Many of us have fears about swimming. The deep end can be a scary place until it isn’t anymore. What if you lived by the sea and your whole family swam daily in the deep water? What if you were the youngest and even though not much scared you (not the classics like snakes, spiders or the dark), you were afraid to swim in that beautiful greeny-blue water? Even though you longed to? This is what Alice deals with in Tim Winton‘s The Deep (illustrated by Karen Louise).
Many students connected – some of us quietly admitting that the deep water was kind of scary – even when we had previously claimed nothing frightened us. In Alice, we witnessed how our fears can hold us hostage and make us miserable. There is a scene in the story where Alice tries to conquer her fears and swim in the deep and yet, she quickly turns back ending up on the shore, curled up and crying. Heartbreaking
She hated being small. Being stuck in the shallows. She could swim, couldn’t she? So why couldn’t she swim in the deep?
It is so challenging to be courageous when our fear seems to paralyze us. This story really helped us explore this. Some important thoughts from students:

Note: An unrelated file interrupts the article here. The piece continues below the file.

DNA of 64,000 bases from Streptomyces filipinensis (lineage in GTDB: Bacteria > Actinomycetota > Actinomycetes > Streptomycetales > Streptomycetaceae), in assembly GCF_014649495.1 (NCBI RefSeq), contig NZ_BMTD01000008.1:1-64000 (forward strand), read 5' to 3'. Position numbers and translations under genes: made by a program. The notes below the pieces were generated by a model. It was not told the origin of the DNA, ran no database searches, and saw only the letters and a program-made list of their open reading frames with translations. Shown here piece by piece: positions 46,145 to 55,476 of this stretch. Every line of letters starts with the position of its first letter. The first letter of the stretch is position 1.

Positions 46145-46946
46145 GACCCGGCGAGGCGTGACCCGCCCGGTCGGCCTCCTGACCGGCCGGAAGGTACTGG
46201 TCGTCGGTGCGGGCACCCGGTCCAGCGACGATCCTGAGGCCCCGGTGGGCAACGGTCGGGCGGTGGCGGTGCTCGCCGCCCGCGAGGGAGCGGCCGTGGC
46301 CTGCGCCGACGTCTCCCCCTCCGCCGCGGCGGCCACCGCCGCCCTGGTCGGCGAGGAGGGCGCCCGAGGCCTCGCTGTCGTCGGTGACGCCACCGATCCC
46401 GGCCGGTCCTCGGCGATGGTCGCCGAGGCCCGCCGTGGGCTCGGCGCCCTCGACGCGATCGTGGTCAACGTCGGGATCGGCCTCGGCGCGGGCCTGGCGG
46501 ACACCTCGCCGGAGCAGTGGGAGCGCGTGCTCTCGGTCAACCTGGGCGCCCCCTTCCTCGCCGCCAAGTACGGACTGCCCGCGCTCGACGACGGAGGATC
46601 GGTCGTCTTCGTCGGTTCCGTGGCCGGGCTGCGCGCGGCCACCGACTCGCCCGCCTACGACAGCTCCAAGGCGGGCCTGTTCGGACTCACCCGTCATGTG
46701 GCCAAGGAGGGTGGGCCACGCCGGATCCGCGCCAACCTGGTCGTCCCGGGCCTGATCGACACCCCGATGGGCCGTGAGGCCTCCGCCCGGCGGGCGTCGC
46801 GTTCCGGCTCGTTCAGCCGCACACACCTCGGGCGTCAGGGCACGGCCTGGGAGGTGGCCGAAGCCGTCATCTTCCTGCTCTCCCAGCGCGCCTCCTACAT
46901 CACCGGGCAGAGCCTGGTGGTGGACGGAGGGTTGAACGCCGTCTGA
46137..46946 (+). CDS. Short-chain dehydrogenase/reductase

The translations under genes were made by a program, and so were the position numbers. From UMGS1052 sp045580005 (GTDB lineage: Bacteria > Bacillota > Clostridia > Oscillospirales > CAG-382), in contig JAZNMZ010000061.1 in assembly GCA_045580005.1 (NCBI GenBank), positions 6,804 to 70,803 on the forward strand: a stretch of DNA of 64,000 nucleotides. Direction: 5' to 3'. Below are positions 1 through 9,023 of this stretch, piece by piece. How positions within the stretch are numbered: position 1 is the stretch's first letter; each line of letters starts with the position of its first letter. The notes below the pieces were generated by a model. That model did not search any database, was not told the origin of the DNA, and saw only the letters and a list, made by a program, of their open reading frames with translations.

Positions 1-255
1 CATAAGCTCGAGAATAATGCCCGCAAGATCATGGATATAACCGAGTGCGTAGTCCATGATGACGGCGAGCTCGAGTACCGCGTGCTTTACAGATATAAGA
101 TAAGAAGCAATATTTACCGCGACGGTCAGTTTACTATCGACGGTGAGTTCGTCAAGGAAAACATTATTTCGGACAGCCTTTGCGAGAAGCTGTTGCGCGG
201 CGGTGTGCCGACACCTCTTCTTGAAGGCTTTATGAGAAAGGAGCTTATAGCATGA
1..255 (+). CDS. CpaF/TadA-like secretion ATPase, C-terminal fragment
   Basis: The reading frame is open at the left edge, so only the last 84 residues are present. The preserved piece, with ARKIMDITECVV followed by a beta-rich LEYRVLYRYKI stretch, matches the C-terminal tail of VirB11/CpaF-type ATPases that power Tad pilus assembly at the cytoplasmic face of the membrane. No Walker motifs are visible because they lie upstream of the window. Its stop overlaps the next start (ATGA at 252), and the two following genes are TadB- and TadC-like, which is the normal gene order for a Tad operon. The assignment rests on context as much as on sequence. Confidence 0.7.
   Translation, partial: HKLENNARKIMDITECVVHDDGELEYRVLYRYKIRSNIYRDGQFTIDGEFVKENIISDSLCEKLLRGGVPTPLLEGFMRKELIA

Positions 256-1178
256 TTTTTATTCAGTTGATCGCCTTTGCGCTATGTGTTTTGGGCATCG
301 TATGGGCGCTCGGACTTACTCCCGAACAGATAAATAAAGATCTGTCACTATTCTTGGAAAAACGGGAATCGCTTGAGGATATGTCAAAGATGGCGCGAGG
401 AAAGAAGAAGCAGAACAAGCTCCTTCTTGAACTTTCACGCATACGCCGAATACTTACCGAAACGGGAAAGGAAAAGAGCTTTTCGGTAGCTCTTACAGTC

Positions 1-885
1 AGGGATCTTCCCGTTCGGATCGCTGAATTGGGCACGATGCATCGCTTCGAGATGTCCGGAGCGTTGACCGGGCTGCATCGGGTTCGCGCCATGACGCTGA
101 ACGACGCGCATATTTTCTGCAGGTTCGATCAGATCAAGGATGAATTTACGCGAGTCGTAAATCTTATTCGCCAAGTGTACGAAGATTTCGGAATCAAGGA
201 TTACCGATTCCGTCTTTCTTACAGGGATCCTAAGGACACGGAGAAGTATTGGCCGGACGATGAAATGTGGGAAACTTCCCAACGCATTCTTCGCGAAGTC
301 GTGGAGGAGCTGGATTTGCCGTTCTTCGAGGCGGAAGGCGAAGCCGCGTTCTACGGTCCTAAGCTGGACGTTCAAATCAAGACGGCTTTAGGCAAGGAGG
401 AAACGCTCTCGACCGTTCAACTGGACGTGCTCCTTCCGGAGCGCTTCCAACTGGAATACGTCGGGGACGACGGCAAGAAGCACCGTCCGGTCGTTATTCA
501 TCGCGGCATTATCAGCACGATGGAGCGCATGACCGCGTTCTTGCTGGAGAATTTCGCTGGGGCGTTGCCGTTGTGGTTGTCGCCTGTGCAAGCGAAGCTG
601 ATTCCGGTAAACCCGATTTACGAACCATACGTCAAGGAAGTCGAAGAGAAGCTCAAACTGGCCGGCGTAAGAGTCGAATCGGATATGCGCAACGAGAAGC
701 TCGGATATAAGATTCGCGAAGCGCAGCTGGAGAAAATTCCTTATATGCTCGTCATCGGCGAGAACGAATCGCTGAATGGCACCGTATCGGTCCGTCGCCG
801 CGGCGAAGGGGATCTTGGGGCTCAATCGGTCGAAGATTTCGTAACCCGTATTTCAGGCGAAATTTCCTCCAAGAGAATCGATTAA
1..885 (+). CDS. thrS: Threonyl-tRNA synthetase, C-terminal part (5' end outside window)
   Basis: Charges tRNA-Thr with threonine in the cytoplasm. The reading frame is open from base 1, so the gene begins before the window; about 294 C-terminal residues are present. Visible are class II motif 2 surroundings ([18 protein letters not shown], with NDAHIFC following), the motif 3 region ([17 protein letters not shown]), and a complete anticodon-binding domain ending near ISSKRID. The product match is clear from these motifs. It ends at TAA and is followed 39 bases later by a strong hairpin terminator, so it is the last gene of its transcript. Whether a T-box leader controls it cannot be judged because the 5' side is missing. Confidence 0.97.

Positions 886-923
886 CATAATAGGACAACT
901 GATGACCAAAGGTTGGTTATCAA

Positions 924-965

- If we don’t notice we’re doing something we’re afraid of, it can be fun
- It’s still just water. Even if it is deeper. If you can swim, you can swim anywhere (Here is the logic our fear defies)
- It seems like the fear is just in our heads (Something we need to explore further)
- If anyone else can face their fears, then we all can. (Let’s hope we can recall the images and feelings from this story when we face our next big fear)
This book would be particularly helpful for children dealing with their fear of learning to swim.